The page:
We know by now that the possibilities and opportunities presented by artificial intelligence (AI) to both the security industry and beyond are nearly limitless; as one of the most exciting and fastest growing branches of computer science, AI has demonstrated its ability to provide exceptional efficiency and task adaptability to a wide range of markets. In areas that are seeing rapid growth and the need for increased productivity, users demand solutions that simplify and enhance processes in a cost-effective manner.
We are fortunate to have Steve Reinharz join Security.World as a monthly columnist to share his insights and knowledge on physical security, artificial intelligence, and autonomous security. We asked Steve to share with us his background and expertise as an “AI” system matter expert. We hope you learn as much from Steve as we do.
What would you think if there were a cure for cancer, but the medical profession didn’t provide it? How about a plant that solves world starvation, but farmers couldn’t be bothered to grow it? Or if there were an Unbreakable cipher for perfect digital security, but the cryptography field doesn’t use it? Not only is that Unbreakable cipher real – it’s been around for over a hundred years! It was invented by Gilbert Vernam, a Bell Labs Engineer (not a cryptographer, mind you) in 1917 and is the only Unbreakable cryptographic cipher. All it took for anyone to send an Unbreakable message was to pre-share a one-time-only encryption key, which is known as a One-Time Pad or OTP. So if this perfect Unbreakable cipher exists, why doesn’t cryptography use it?
Temperatures here in Montreal have once again settled into the low negative 30s. Rather than complain, we embrace the cold and head outside. And this year, it’s with the added benefit of getting ready for the 2018 Winter Olympics in Pyeongchang, South Korea. To be fair, we are not all Olympic athletes able to compete in bobsledding, skeleton, or moguls. But we do feel like winter sports are an essential part of our everyday lives. We feel personally connected with the event, and, for me, this extends to issues of security. A few years ago, I had the opportunity to talk with Juliette Kayyem, a professor who teaches on homeland security at the John F. Kennedy School of Government at Harvard University. At the time, she said something that has stayed with me ever since: “If you want to have a perfectly safe Super Bowl, don’t have a Super Bowl.”
The Security Industry Association (SIA) led a coalition of industry groups urging negotiators to accept a Senate-backed provision for tax reform to expand deductions under Section 179 of the IRS tax code, which empowers businesses to deduct the full purchase price of qualifying equipment and/or software purchased or financed during the tax year. The revised tax code permanently expands eligibility for deductions to fire protection, alarm, and security systems, along with other equipment, placed in service in 2018 and beyond.
Robotic Assistance Devices (RAD) has executed a strategic agreement to supply its intelligent robotic solutions through Allied Universal Security Services. Allied Universal provides security service, systems, and solutions with over 150,000 security professionals to serve, secure, and care for people and businesses nationwide. RAD’s S5 Security Robots add significant benefits to the Allied Universal product and services portfolio by delivering a cost-effective solution to augment traditional guarding services. The robots will be leveraged to help Allied Universal customers supplement existing security professionals and improve safety, increase situational awareness and drive efficiency across the enterprise.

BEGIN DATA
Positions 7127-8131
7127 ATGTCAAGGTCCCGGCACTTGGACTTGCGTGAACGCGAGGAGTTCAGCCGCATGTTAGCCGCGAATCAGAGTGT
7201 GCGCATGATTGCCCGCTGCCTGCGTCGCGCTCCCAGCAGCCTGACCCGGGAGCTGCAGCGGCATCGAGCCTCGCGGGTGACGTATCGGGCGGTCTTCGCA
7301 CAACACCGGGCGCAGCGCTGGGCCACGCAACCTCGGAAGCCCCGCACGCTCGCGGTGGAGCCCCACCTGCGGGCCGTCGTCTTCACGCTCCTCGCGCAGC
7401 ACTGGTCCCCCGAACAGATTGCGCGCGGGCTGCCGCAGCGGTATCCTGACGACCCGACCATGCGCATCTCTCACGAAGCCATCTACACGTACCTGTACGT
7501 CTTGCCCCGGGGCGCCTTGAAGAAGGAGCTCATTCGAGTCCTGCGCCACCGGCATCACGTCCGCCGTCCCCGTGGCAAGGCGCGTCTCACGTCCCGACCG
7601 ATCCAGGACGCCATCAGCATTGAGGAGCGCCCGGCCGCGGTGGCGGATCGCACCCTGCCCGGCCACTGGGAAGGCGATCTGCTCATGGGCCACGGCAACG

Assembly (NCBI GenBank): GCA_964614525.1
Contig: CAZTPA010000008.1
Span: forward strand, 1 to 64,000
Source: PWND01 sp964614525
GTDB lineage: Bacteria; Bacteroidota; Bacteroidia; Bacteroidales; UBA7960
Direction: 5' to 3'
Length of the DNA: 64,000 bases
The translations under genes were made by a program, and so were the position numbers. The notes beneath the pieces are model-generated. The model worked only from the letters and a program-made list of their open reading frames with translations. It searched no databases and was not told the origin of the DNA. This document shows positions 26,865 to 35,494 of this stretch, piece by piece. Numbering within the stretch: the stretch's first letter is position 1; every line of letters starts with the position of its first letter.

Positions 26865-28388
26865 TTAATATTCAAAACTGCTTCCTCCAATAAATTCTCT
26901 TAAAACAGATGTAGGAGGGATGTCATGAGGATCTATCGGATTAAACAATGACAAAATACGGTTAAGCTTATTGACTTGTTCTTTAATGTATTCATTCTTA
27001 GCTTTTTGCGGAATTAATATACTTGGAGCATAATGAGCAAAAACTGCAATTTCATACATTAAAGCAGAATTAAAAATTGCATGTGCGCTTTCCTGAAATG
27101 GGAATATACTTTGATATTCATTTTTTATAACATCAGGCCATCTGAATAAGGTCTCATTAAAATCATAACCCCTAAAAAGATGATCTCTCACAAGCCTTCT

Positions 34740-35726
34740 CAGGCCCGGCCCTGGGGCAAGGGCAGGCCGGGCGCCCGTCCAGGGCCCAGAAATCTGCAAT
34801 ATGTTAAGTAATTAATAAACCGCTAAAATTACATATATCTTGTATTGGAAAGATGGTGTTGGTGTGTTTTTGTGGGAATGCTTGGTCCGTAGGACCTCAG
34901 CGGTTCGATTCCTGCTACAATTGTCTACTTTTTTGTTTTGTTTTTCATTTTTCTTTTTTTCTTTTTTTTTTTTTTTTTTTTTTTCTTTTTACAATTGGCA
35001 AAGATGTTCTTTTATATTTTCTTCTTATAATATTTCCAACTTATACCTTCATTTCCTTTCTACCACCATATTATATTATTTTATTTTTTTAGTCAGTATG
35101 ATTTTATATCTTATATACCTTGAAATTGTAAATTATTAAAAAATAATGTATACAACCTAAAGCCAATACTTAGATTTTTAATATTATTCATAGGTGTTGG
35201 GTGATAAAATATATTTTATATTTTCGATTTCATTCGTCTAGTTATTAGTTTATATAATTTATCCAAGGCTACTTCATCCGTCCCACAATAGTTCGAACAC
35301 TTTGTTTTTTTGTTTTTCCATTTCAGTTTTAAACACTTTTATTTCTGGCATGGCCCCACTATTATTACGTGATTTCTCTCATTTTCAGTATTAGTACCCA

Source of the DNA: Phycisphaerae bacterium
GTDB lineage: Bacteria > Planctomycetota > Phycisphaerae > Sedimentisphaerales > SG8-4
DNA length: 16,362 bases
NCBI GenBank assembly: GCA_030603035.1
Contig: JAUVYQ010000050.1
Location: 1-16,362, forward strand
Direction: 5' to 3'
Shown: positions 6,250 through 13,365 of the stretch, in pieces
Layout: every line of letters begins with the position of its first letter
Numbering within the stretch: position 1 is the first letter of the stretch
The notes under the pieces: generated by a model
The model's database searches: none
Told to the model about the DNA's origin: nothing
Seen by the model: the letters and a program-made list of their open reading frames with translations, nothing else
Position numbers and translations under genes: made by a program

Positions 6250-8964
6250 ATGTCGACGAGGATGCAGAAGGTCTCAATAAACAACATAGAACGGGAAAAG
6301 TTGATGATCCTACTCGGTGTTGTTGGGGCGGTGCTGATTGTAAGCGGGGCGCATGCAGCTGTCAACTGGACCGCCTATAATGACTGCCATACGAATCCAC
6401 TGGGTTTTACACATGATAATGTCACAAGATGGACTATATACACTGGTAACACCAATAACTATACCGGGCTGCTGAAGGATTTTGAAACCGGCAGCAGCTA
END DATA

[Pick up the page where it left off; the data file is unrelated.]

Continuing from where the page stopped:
We recently discussed how casinos and gaming facilities are realizing the benefits of IP video to secure their facilities and meet gaming compliance regulations. Yet, there’s another reason why the migration from analog to IP video is taking place at such a rapid pace. As gaming facilities continue transitioning to full IP video systems to capitalize on the high-quality imaging they provide, they are also realizing other benefits that include the ability to centralize and manage surveillance operations more efficiently.
Siklu announced that its MultiHaul™ auto-aligned radios, were selected by the City of Wichita to provide the wireless connectivity for 72 fixed bullet, dome and PTZ cameras from Axis Communication which make up the surveillance network deployed in the city’s Old Town district.
NodeSource, the Node.js® company, and Sqreen, a SaaS security monitoring and protection solution, announced the results of a joint developer survey. The survey of nearly 300 CTOs, CIOs and developers revealed that, while the developer community fully understands the risks of operating in the open internet and the complexities of building reliable, secure code, developers are not taking advantage of tools that can identify and mitigate threats.
One of the major challenges that comes with cloud computing, especially for security professionals, is protecting sensitive data that’s stored in the cloud. Consideration also has to be given to various regulatory compliance requirements that have to be met. The most common way to secure this data is via encryption, but the question arises as to who should be responsible for maintaining the encryption keys. With SaaS solutions, it can be difficult to separate encryption key management from the provider, so it’s up to each customer to explore available options. One of the main challenges is to implement encryption that doesn’t hamper user experience or performance. This, coupled with encryption key management, makes the situation very complex.